This is Episode 30 of the Ask a Table Tennis Coach podcast. Today’s episode could well be the most popular one so far because it’s actually been asked by 3 different listeners. It’s all about how to practice and improve your table tennis when you don’t have anyone to play with.
“What’s the best way to practice on your own if you don’t have a table or a partner?”
“I don’t have a partner but I want to practice table tennis. Apart from just bouncing the ball on the racket, is there some other way I can practice? How can I learn to hit different shots on my own?”
“What’s the best way to train when you don’t have a partner?”
So 3 very similar questions and it seems like a lot of people are struggling with this. What I’m going to do in this episode is just share 7 ideas I’ve got that I think are going to help you with this. Training on your own might not be as fun as training with a partner but I believe if you stick with it and build these into your weekly routine you’re going to start seeing some big improvements in your game.
It might not be perfect but it’s about doing the best with what you’ve got. Of course you do need to find time to train on the table, with a coach, or in a club. But there’s going to be plenty of people who can maybe only train once a week in that kind of situation and they want to do other stuff around that. Here are some ideas that you can use.
The first one would be training with a robot. This is probably the best way of training on your own. It’s quite expensive to buy a robot and the top ones can be upwards of $2,000 or a bit less in pounds. You can also get some much cheaper ones for 100 or 200 pounds that are very basic.
But yeah, buying a robot and training with that is definitely worth it if you want to improve and you haven’t got someone to play with. It’s probably more suited to beginners and improvers than elite professional players but I still know that lots of top players do use robots. Samson Dubina is one who’s 2,500 rated US player and I still know he uses his NewG robot all the time.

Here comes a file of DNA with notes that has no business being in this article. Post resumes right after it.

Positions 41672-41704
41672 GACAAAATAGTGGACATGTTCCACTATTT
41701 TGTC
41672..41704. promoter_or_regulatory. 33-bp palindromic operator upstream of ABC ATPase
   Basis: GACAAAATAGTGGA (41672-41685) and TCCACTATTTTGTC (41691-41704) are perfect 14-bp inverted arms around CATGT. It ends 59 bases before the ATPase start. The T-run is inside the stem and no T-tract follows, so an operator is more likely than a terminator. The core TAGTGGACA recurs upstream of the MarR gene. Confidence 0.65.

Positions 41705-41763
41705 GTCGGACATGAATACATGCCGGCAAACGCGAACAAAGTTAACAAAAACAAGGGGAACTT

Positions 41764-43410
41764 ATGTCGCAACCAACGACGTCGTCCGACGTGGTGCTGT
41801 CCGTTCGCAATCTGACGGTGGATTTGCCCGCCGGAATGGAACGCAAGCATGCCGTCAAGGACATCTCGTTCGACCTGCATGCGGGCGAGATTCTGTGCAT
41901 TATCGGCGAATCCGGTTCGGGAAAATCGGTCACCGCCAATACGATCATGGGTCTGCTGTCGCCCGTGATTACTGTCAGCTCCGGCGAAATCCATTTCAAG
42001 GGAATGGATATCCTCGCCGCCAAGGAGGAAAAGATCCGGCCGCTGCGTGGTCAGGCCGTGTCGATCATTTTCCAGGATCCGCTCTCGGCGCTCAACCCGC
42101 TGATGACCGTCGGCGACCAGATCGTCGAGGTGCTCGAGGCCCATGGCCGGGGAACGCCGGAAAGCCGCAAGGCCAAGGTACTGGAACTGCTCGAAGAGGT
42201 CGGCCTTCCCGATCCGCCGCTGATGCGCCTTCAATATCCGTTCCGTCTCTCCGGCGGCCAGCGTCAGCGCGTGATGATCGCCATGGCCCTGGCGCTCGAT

Robots are really great for improving your basic technique and are particularly good if you want to practice looping backspin. Lots of this depends on the type of robot you buy. If you buy one of those $2,000 Butterfly Amicus Advanced or Professional robots then they can do all sorts of things. They can give you real match like scenarios where you’re given a serve you need to return and they can change the spin.
If you get a really expensive one there’s loads you can do with it, if not you’re a bit more limited. But it’s still a good idea. Check out my article The Best Table Tennis Robots if you’re interested in buying a robot as it’s really the best way to train if you’re on your own.
If you haven’t got a robot or you can’t afford a robot the second best thing would be to feed balls to yourself. You’re being the robot yourself by dropping the balls and then hitting them. It’s not quite as good as training with a robot, but it has different pros and cons.
I did this a lot with Sam in the Expert in a Year Challenge. Getting him to drop balls on his forehand side and then play a forehand top spin. It was really good for his rhythm and timing because he needed to get all the coordination and control to get that right. Definitely worth doing. He though it a bit silly at first and it does seem a bit weird but if you stick with it you’ll really get into some rhythms where you’re able drop the balls quite quickly and play different combinations of strokes.